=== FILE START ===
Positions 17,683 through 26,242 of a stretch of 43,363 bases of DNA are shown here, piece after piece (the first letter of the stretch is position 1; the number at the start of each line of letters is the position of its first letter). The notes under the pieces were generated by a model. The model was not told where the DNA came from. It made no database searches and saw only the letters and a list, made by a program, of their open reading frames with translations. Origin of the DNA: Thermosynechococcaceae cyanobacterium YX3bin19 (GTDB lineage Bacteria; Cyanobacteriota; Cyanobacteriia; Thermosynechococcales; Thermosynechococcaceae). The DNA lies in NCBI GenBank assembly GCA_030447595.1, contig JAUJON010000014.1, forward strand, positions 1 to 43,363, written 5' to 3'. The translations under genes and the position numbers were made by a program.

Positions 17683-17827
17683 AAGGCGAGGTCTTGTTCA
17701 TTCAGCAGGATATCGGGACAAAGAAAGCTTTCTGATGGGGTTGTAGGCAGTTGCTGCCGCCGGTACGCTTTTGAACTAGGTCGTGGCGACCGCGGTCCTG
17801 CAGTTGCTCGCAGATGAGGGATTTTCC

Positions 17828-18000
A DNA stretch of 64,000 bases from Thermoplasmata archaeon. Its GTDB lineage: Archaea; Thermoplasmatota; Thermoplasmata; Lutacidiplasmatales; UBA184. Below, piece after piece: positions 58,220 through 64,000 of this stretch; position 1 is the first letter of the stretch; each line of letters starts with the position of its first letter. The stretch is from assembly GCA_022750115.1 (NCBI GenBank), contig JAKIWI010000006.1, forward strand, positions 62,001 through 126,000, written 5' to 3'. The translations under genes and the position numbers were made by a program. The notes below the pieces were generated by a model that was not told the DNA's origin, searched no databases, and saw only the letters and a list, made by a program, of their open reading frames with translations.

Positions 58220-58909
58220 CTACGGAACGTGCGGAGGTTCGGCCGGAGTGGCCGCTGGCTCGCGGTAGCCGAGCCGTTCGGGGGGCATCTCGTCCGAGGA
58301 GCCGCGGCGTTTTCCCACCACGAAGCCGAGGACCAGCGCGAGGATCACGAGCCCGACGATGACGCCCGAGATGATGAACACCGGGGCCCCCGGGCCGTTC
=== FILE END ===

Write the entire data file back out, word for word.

Positions 17,683 through 26,242 of a stretch of 43,363 bases of DNA are shown here, piece after piece (the first letter of the stretch is position 1; the number at the start of each line of letters is the position of its first letter). The notes under the pieces were generated by a model. The model was not told where the DNA came from. It made no database searches and saw only the letters and a list, made by a program, of their open reading frames with translations. Origin of the DNA: Thermosynechococcaceae cyanobacterium YX3bin19 (GTDB lineage Bacteria; Cyanobacteriota; Cyanobacteriia; Thermosynechococcales; Thermosynechococcaceae). The DNA lies in NCBI GenBank assembly GCA_030447595.1, contig JAUJON010000014.1, forward strand, positions 1 to 43,363, written 5' to 3'. The translations under genes and the position numbers were made by a program.

Positions 17683-17827
17683 AAGGCGAGGTCTTGTTCA
17701 TTCAGCAGGATATCGGGACAAAGAAAGCTTTCTGATGGGGTTGTAGGCAGTTGCTGCCGCCGGTACGCTTTTGAACTAGGTCGTGGCGACCGCGGTCCTG
17801 CAGTTGCTCGCAGATGAGGGATTTTCC

Positions 17828-18000
A DNA stretch of 64,000 bases from Thermoplasmata archaeon. Its GTDB lineage: Archaea; Thermoplasmatota; Thermoplasmata; Lutacidiplasmatales; UBA184. Below, piece after piece: positions 58,220 through 64,000 of this stretch; position 1 is the first letter of the stretch; each line of letters starts with the position of its first letter. The stretch is from assembly GCA_022750115.1 (NCBI GenBank), contig JAKIWI010000006.1, forward strand, positions 62,001 through 126,000, written 5' to 3'. The translations under genes and the position numbers were made by a program. The notes below the pieces were generated by a model that was not told the DNA's origin, searched no databases, and saw only the letters and a list, made by a program, of their open reading frames with translations.

Positions 58220-58909
58220 CTACGGAACGTGCGGAGGTTCGGCCGGAGTGGCCGCTGGCTCGCGGTAGCCGAGCCGTTCGGGGGGCATCTCGTCCGAGGA
58301 GCCGCGGCGTTTTCCCACCACGAAGCCGAGGACCAGCGCGAGGATCACGAGCCCGACGATGACGCCCGAGATGATGAACACCGGGGCCCCCGGGCCGTTC